Apple’s next chip, the as yet unnamed successor to the M1 has, according to Nikkei Asia already entered mass production, with 'M2' powered MacBooks appearing perhaps as soon as July.
Nikkei Asia claims that TMSC is the fab behind the silicon, pumping them out on its 5nm+ (N5P) process. The outlet also expects the chip to appear in upcoming iPad Pro, just as the M1 did, as well as a range of Apple desktop and portable computers. As Apple and TMSC declined Nikkei Asia’s requests for comment, we don’t know anything more about the chip at the moment, but a clockspeed bump over the 3.2GHz of the M1 is likely. Other speculation and leaks have pointed to as many as 12 cores in the new chip.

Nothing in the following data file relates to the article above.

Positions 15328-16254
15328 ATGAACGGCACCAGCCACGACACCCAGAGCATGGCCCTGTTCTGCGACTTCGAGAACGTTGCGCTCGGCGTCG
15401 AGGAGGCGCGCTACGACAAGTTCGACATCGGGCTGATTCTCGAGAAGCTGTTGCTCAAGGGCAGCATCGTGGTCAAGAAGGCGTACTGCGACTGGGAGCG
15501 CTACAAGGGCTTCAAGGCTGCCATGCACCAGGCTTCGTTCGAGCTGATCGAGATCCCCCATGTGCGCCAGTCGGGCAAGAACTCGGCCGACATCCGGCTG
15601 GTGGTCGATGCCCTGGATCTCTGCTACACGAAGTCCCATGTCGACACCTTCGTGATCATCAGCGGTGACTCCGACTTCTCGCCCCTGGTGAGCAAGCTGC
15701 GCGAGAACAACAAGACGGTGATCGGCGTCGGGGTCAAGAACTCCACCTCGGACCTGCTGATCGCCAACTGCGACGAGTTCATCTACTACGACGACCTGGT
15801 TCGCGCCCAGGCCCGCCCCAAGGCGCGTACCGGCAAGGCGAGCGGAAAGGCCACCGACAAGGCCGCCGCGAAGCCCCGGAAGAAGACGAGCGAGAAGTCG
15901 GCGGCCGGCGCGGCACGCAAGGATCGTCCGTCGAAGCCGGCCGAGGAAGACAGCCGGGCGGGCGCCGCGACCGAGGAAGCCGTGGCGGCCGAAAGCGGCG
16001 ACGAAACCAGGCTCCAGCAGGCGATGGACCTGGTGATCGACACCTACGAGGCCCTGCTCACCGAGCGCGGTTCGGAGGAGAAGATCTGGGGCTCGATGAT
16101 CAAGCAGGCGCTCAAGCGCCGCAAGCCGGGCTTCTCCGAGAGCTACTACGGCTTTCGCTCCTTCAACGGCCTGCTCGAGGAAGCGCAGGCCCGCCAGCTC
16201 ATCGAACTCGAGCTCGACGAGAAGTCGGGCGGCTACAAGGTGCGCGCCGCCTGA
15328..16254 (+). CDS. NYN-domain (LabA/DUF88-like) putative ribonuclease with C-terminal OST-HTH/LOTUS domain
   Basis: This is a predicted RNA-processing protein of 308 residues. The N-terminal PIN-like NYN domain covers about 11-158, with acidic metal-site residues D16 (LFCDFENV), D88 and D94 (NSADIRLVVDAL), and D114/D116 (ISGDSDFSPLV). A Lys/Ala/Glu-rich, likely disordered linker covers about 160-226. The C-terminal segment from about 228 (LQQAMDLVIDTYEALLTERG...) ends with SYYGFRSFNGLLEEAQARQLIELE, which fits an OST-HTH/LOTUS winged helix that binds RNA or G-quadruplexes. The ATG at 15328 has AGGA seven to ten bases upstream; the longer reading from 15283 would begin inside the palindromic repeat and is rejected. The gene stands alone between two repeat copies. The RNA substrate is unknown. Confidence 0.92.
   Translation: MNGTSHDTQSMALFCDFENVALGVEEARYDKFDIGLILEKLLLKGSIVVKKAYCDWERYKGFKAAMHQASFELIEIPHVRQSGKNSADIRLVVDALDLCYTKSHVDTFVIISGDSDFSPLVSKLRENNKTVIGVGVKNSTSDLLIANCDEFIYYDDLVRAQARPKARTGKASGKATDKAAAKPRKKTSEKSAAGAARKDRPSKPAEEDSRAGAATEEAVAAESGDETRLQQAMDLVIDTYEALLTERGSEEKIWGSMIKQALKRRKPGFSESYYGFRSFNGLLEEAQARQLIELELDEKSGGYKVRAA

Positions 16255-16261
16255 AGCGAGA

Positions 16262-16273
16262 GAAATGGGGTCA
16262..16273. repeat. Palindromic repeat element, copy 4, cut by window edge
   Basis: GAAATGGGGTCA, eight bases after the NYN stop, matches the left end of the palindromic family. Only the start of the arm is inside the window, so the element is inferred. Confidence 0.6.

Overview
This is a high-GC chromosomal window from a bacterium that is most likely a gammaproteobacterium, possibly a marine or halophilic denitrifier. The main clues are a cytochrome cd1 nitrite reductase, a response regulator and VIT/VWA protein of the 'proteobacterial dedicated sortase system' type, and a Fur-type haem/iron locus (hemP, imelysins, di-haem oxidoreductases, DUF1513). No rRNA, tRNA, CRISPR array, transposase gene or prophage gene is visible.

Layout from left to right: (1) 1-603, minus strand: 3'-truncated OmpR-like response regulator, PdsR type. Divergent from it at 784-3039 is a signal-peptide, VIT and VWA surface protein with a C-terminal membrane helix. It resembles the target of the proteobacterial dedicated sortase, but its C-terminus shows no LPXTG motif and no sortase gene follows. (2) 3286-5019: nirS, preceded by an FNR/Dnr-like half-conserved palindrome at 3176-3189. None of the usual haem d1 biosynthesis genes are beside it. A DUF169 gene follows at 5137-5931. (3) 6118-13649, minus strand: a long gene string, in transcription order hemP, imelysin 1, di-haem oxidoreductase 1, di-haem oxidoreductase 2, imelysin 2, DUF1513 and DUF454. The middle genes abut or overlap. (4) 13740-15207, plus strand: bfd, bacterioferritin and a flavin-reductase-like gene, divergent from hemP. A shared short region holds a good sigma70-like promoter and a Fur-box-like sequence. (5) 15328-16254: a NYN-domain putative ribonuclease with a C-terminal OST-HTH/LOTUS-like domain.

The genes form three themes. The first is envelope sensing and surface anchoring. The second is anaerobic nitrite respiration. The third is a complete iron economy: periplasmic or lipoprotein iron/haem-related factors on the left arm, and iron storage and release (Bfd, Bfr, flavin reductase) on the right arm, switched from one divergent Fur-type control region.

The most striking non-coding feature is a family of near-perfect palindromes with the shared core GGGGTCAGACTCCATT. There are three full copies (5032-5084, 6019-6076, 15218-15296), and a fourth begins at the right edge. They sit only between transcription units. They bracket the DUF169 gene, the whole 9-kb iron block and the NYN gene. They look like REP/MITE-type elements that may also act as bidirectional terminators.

The current model boasts four power cores, four efficiency cores, a GPU with up to eight cores, and a 16-core Neural Engine that accelerates machine learning tasks. The RAM is also included in the package, with up to 16GB available, and the thing overtakes Rocket Lake (opens in new tab) in single-threaded performance.
Rumors about new 14-inch and 16-inch MacBook Pros coming later this year are prevalent, along with a new 27-inch iMac to follow last week’s announcements (opens in new tab). If those are indeed real, they could be equipped with these new chips.
Apple is currently the world’s fourth largest PC maker, after Lenovo, HP, and Dell, with a market share of 7.6% in Q4 2020. Its switch to the ARM-based M-series chips came in 2020 after 15 years of using Intel chips in its Macs. Before that, in 1994, Apple had switched to IBM’s PowerPC architecture, having used the Motorola 68000 since the Mac’s inception in 1984. The company expects to take two years to fully transition its range to the new SOCs.